Home buying demand to remain high in spring despite higher rates – economist

However, existing homeowners feeling “rate locked-in” may lead to supply constraints

Home buying demand to remain high in spring despite higher rates – economist

While mortgage rates continue to inch ever higher, strong household formation and more favorable market conditions will keep demand high over the spring home buying season, according to the chief economist of title insurer First American.

In a recent report, First American revealed that potential existing-home sales increased in February to a 6.26 million seasonally adjusted annualized rate (SAAR), representing a 1.3% month-over-month increase, a 12.2% year-over-year increase, and a 79.6% increase from the market potential low point reached in February of 1993.

Read more: US home prices post first double-digit annual appreciation in eight years

“In February 2021, housing market potential increased to its highest level since 2007, despite the largest month-over-month jump in mortgage rates since October 2019,” said Mark Fleming, chief economist at First American. “While rising average tenure length was the largest drag on housing market potential this month, the lift from still rising house-buying power, looser credit standards, and strong household formation outpaced the negative impact from limited supply, both new and existing. As we enter the spring home buying season, these dynamics are poised to support continued strength in the housing market.”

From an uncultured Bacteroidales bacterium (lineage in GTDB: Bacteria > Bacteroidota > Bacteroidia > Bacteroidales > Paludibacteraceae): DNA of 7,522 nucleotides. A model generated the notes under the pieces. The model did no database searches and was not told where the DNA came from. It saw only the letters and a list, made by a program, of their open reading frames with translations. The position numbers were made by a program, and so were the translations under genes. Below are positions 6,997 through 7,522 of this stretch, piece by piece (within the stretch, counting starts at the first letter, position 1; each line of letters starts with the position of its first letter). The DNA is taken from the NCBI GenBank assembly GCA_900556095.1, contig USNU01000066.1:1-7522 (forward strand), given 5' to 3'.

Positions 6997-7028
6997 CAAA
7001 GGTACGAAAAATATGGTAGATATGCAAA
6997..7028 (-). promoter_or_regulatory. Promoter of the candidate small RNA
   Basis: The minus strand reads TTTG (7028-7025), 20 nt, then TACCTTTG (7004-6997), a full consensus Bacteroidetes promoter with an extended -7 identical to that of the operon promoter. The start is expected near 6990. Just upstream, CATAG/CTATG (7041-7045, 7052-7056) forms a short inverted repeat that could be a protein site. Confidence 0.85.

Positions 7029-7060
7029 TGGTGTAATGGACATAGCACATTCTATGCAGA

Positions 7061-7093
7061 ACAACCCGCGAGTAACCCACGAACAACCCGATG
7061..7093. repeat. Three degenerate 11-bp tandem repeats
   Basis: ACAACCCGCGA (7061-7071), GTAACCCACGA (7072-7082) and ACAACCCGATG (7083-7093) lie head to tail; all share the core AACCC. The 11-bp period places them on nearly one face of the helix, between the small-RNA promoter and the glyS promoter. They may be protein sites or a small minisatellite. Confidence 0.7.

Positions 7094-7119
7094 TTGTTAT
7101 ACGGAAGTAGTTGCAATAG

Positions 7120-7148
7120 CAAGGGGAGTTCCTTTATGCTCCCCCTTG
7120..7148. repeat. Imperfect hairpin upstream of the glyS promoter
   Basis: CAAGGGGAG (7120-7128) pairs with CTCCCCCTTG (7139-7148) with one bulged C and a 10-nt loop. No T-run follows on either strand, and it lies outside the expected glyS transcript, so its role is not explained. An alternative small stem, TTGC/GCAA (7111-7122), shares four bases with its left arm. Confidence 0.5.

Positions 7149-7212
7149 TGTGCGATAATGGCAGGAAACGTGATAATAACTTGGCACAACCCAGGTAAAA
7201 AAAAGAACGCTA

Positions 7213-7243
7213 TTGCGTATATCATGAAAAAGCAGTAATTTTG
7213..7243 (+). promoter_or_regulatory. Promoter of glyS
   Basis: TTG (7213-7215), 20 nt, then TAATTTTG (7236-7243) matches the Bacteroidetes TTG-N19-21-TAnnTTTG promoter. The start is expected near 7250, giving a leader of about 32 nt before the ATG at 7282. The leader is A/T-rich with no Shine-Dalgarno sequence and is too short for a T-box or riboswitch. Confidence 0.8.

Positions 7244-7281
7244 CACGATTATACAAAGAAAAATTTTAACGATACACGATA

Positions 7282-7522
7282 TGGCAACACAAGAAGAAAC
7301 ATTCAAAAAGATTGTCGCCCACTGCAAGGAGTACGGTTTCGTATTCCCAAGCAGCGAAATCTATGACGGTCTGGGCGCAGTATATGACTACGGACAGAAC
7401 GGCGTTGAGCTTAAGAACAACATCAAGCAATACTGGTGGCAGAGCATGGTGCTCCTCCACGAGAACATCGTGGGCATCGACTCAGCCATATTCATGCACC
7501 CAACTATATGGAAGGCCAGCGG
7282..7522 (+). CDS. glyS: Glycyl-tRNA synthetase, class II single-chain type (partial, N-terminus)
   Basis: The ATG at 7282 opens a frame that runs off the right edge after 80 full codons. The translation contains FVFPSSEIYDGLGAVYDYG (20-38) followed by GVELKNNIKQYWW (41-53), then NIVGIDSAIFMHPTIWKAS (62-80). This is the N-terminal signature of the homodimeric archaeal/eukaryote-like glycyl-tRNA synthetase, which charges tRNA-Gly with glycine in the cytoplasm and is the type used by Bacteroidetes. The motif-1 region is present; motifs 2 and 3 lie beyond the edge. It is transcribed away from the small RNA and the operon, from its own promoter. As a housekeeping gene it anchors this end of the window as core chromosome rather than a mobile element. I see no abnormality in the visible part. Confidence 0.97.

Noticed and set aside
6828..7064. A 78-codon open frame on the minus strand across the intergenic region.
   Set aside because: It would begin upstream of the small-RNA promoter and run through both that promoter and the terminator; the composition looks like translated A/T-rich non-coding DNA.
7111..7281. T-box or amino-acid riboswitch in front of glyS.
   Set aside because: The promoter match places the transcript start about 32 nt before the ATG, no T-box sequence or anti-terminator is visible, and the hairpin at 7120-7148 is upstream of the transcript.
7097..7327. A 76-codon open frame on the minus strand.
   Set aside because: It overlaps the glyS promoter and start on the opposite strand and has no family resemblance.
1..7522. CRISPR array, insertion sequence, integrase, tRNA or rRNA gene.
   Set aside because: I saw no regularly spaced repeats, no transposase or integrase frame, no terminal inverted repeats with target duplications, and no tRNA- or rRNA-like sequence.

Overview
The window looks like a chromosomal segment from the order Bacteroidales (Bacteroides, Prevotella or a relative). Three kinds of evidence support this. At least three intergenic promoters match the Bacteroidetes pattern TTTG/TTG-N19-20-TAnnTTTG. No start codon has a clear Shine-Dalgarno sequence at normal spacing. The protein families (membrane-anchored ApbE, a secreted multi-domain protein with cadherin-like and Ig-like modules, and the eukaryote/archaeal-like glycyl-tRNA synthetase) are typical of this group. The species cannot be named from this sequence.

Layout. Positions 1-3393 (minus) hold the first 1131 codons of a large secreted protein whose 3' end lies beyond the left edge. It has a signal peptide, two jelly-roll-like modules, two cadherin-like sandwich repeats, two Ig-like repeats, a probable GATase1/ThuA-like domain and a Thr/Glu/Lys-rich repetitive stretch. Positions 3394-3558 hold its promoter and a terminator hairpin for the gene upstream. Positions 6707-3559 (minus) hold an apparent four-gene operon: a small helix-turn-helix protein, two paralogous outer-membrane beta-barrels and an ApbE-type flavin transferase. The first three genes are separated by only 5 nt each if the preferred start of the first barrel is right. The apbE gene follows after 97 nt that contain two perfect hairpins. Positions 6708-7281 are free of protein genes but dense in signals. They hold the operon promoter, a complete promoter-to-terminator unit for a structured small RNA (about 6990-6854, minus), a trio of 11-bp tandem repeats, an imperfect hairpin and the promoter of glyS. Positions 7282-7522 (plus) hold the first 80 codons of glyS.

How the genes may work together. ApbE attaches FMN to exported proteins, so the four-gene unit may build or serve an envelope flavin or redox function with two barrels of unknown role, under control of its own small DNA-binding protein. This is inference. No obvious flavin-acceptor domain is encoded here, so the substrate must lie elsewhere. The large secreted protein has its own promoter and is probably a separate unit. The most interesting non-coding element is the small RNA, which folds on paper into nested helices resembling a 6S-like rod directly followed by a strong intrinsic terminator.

However, Fleming warned of the possibility of supply constraints, with many existing homeowners disincentivized to sell after locking in historically low rates.

“While rates are only marginally higher today than the rock-bottom rates of 2.68% in December of last year, this increase can still leave existing homeowners feeling ‘rate locked-in’, disincentivizing them from selling their homes and preventing more supply from reaching the market,” said Fleming.

Fleming also noted that construction headwinds have “limited homebuilders’ ability to build enough homes to keep up with housing demand.”

Nevertheless, Fleming said that, all factors considered, the market potential for existing-home sales remains well-positioned to continue its ascent.

“Even if mortgage rates continue to rise, increasing household formation, in conjunction with more favorable market conditions, will keep home-buying demand high,” said Fleming. “In addition, the recent increase in housing starts means home builders are pushing through on new construction projects, which will work to alleviate some of the supply shortage in the longer run. But now? Expect continued strong demand and short supply, which means the spring home-buying season will be moving with a sales velocity that has not been seen before.”